Live at The Louisville Improv
Reviewed by Keith Waits
Entire contents are copyright © 2012, Keith Waits. All rights reserved.
|In improvisational comedy, anything, in theory, is possible: even such a contradiction as a clown with no sense of humor. He appears in public at all times in full clown regalia, constantly frustrated at the inevitable expectation that he will be inherently funny, when he is, in fact, one of the most dour characters you will ever encounter. As an image, it connects to the archetype of the sad and bitter clown; and as embodied by Brian Hinds in service to The Louisville Improvisers on May 9, it was a highly individual creation born entirely in the moment.
Of course that is not strictly true. Improv actors train and “rehearse” their skills, albeit in a slightly different manner than traditional scripted theatre. But still they work out. They have to think fast and have their imaginations at the ready and their instincts sharpened and in tune with their onstage partners. And despite the obviousness of the previous observations, it is still a treat to witness the fluid dynamic in action.
|Chris Anger & Alec Volz.
|Chris Anger and Alec Volz founded the company more than 13 years ago, making it the oldest working improv group in town. And when you see them onstage, there is no question of the easy shorthand that passes between them as naturally as breathing. There have been other members along the way, but the May show included recent additions Brian Hinds, who created the humorless clown, and Jenni Cochran. Mr. Hinds is a veteran of Kentucky Shakespeare, Stage One and, most recently, Walden Theatre, where Mr. Volz is Associate Artistic Director. Ms. Cochran comes to Louisville by way of St. Louis and, although relatively new to town, has already landed roles at The Alley Theatre, including the production of Gilligan’s island, The Musical that opened May 24. Both more than held their own working with the well-worn duo of Anger and Volz.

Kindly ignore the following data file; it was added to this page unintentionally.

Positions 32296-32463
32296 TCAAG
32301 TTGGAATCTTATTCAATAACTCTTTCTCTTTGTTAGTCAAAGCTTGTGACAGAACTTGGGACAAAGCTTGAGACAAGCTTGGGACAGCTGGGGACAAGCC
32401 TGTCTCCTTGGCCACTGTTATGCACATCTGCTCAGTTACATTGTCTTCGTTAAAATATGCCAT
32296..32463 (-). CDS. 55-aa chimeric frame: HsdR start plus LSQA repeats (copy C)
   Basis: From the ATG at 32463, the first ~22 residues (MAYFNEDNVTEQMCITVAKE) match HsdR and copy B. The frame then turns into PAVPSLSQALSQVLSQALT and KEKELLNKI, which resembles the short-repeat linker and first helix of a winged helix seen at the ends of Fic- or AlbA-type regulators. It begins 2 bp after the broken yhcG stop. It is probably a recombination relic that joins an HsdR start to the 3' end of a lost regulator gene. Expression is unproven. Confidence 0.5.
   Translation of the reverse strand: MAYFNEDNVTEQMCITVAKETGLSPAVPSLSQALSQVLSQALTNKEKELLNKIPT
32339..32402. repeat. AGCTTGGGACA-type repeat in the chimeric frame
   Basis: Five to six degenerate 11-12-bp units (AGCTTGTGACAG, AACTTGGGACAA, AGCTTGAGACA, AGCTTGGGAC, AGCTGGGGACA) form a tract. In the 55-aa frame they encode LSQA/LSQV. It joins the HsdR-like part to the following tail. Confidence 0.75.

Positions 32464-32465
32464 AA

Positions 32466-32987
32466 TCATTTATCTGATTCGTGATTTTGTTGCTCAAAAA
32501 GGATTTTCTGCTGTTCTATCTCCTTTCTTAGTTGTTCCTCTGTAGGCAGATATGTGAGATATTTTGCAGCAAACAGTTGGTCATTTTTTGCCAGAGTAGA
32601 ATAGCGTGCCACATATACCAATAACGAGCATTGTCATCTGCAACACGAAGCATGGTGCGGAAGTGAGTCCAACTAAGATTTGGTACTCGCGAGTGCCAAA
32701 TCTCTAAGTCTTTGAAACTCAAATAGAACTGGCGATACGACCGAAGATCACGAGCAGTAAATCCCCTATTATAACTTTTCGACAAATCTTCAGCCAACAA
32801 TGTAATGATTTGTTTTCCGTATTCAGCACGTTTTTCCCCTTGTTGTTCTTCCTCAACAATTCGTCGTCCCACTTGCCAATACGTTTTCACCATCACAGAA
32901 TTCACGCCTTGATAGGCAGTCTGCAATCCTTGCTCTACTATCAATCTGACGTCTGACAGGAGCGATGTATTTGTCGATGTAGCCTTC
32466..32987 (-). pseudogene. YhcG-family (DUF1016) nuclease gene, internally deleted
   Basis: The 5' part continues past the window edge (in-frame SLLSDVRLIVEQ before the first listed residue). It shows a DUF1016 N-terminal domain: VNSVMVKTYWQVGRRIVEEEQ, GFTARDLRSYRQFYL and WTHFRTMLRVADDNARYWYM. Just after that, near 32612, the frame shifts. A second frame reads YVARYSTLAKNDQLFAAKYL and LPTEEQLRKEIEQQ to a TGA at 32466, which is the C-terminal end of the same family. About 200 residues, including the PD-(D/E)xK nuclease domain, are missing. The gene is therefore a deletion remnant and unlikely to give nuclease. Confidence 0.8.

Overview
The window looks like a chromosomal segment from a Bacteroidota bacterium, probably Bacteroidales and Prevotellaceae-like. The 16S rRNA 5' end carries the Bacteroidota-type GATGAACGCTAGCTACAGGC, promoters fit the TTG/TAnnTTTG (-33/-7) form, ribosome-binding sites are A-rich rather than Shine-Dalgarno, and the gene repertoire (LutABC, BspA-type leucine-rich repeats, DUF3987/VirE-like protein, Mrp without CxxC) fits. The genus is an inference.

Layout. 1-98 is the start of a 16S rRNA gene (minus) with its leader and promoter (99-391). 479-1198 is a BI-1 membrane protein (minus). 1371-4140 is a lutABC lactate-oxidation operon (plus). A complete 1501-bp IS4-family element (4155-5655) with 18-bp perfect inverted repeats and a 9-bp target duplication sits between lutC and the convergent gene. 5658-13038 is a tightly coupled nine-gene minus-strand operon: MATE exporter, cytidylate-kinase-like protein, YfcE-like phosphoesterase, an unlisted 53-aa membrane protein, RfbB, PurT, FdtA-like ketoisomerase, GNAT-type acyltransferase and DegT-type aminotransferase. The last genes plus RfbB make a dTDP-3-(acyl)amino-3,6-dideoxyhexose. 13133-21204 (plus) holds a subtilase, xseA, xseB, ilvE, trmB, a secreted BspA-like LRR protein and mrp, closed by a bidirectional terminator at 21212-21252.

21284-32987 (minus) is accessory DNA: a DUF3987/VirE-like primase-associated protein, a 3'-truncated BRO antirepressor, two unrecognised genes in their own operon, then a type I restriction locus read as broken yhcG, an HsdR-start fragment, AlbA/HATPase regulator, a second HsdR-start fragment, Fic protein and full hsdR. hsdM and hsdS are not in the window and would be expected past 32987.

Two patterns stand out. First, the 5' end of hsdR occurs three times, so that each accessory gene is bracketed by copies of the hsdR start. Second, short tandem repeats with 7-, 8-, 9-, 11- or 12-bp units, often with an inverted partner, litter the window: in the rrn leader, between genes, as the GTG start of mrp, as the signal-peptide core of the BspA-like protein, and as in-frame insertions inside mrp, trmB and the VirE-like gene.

|Aside from the aforementioned clown, the “games” that evening included the quartet trading positions, tag-team style, whenever one performer got a laugh from the appreciative audience. It seemed something less of a challenge, since the laughs came frequently enough to require the actors be fleet of foot to avoid tripping over one another, so rapid were the exchanges. By the time they finished with a freewheeling depiction of a day in the life of an audience member (selected, of course, at random), they had worked up a good energy with the crowd and wisely left them wanting more.
The Louisville Improvisers will be performing at The Louisville Improv club at Fourth Street Live! the first Wednesday of each month through the summer. The next show is June 6 at 7:30 p.m.
Tickets are $15 with a 2-drink minimum.